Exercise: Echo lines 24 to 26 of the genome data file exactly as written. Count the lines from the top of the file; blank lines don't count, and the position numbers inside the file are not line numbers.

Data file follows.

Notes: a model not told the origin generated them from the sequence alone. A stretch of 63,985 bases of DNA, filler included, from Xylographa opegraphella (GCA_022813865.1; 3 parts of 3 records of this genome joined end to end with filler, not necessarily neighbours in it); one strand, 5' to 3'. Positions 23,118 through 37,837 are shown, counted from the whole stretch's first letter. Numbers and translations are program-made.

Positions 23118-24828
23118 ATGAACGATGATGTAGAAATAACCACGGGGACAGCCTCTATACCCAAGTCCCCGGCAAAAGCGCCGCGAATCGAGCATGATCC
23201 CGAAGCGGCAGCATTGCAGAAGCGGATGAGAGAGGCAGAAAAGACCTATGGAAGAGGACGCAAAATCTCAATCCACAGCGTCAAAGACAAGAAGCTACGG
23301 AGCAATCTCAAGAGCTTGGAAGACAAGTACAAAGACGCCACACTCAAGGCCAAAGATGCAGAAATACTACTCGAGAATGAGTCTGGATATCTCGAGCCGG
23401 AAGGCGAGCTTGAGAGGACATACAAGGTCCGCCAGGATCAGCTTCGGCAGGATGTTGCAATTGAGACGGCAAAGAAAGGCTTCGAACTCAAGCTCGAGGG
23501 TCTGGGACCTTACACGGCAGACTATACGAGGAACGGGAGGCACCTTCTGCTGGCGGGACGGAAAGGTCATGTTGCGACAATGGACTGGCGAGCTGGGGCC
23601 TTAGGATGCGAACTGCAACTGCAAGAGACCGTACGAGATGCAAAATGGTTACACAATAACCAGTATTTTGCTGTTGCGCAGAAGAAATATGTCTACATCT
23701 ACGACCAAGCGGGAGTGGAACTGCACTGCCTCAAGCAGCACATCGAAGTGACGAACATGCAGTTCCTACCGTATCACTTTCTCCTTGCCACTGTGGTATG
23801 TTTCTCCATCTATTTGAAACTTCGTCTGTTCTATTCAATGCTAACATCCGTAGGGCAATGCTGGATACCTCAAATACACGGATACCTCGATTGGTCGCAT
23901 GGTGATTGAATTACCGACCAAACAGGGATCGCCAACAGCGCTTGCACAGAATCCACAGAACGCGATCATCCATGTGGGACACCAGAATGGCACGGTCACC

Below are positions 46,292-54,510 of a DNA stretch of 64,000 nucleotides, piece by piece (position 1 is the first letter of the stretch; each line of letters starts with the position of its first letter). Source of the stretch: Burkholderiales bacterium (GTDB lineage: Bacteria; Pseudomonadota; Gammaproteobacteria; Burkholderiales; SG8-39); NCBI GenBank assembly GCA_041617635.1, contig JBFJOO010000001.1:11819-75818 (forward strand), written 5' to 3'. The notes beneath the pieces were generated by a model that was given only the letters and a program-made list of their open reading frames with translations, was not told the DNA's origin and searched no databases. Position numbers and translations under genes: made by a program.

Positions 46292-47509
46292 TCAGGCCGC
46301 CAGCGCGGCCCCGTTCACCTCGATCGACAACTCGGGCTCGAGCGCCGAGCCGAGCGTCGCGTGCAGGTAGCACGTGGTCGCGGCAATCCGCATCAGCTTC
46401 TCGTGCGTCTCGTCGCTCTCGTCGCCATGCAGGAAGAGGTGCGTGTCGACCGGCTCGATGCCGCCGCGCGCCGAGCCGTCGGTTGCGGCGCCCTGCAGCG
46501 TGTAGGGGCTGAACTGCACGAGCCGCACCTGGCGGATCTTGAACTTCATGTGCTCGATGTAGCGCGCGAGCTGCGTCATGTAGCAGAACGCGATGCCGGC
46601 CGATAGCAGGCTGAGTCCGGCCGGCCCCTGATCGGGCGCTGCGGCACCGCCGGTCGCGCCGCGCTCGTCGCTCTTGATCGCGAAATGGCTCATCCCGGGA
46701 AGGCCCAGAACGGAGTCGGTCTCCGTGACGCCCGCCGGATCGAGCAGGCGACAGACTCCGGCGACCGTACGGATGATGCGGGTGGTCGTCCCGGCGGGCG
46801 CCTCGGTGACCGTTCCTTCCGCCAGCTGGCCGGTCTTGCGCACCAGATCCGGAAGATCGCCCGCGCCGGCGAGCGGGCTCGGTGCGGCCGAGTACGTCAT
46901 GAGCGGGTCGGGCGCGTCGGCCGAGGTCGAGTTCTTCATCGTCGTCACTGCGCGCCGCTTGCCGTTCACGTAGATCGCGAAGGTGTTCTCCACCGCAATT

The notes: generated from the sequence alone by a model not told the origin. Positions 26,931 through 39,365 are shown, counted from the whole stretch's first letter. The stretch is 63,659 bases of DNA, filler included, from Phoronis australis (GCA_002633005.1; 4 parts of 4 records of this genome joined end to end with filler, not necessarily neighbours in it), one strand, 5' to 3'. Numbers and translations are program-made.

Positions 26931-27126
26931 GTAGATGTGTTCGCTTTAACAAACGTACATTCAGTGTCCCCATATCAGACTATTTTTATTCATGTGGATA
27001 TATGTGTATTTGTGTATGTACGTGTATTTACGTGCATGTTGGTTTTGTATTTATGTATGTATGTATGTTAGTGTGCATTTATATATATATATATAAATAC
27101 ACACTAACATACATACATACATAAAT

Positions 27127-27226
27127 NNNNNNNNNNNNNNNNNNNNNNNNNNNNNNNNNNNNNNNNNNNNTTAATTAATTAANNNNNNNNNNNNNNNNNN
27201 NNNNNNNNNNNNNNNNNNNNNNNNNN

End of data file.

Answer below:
26931 GTAGATGTGTTCGCTTTAACAAACGTACATTCAGTGTCCCCATATCAGACTATTTTTATTCATGTGGATA
27001 TATGTGTATTTGTGTATGTACGTGTATTTACGTGCATGTTGGTTTTGTATTTATGTATGTATGTATGTTAGTGTGCATTTATATATATATATATAAATAC
27101 ACACTAACATACATACATACATAAAT